5: Almost any time from Glowforge employees

At simplest I am asking for a .tar.gz that, from the existing server hosting the live CAM and motion planning, could be made in about 2 minutes. I’ll write a script for free, and they could cron job it to run once a week or whenever it detected a change to have a new .tar.gz created and uploaded to a publicly viewable ftp. In other words, just the backup that glowforge or their cloud provider is probably already making.

If the web app is not doing requests via ajax to that part of the code, then also an advanced setting to point at a different cam planning provider or a copy of the web app might also be needed.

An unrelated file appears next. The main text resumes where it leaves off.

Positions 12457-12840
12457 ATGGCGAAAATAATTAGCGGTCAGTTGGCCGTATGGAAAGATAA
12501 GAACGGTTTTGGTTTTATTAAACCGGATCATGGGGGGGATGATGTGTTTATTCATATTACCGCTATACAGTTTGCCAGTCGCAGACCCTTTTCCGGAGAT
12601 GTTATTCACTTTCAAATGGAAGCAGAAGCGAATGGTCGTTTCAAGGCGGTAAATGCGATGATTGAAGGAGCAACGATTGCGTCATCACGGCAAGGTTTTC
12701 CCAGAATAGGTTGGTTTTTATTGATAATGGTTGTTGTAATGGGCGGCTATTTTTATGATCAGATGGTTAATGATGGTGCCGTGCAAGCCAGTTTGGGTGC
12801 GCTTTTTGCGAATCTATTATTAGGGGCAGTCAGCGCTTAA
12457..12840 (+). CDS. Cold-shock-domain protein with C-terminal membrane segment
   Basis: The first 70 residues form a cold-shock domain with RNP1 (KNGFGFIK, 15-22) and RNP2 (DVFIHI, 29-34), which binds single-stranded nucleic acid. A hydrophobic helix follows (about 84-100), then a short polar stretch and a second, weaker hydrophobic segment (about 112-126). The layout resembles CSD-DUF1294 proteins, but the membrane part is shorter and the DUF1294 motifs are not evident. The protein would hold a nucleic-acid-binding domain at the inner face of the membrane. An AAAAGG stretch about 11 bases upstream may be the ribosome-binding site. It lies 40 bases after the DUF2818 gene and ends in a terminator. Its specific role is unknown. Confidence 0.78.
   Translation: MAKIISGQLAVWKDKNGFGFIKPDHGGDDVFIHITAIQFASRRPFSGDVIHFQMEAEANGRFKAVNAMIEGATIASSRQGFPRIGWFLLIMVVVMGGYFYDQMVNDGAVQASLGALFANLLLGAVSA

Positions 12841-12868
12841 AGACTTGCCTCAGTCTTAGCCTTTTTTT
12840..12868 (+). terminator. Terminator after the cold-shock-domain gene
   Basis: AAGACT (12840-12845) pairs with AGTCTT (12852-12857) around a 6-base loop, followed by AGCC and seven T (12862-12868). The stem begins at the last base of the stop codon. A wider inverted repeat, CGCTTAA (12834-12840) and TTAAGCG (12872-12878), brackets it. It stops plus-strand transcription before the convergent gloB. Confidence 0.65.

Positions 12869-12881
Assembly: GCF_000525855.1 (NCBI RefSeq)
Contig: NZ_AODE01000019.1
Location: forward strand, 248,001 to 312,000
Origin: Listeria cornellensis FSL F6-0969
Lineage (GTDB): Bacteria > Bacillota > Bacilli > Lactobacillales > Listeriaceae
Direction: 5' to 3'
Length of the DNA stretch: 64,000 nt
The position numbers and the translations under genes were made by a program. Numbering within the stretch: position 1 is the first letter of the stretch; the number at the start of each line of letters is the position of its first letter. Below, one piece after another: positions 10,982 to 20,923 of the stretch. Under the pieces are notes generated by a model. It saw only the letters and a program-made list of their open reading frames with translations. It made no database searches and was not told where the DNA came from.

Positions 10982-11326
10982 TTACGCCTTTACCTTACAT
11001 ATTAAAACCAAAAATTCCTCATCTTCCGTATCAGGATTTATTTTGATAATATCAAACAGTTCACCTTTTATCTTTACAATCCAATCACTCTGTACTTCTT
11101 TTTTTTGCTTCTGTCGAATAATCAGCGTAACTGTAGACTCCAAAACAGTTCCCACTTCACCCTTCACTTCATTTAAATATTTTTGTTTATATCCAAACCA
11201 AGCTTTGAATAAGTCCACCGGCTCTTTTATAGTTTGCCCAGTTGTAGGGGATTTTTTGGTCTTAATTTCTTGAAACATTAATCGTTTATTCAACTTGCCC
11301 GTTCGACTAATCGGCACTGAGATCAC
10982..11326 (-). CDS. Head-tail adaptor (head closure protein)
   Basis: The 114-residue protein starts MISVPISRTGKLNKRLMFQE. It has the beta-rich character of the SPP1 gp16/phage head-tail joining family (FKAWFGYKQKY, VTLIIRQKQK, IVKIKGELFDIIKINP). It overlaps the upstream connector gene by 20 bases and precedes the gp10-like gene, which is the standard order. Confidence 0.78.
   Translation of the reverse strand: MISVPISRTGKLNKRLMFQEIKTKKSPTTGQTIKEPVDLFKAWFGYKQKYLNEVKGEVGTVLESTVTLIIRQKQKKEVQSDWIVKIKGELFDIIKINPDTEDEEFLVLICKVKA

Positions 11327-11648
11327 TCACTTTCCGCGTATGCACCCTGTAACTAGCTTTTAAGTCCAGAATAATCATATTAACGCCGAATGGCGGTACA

If, and this seems likely, there’s some google or amazon api in there that requires hosting the code at google, then obviously the task and costs of getting it there would lie on the user who wanted to run the old version. If not, I can easily find some unused hardware to handle the processing of a few projects - although it would be a little tougher if a few projects honestly need more than 1Gbps random disk IO, 36x3.7ghz, and 256GB of RAM.

Thank you for the clarification. I should read topics more carefully and original posts.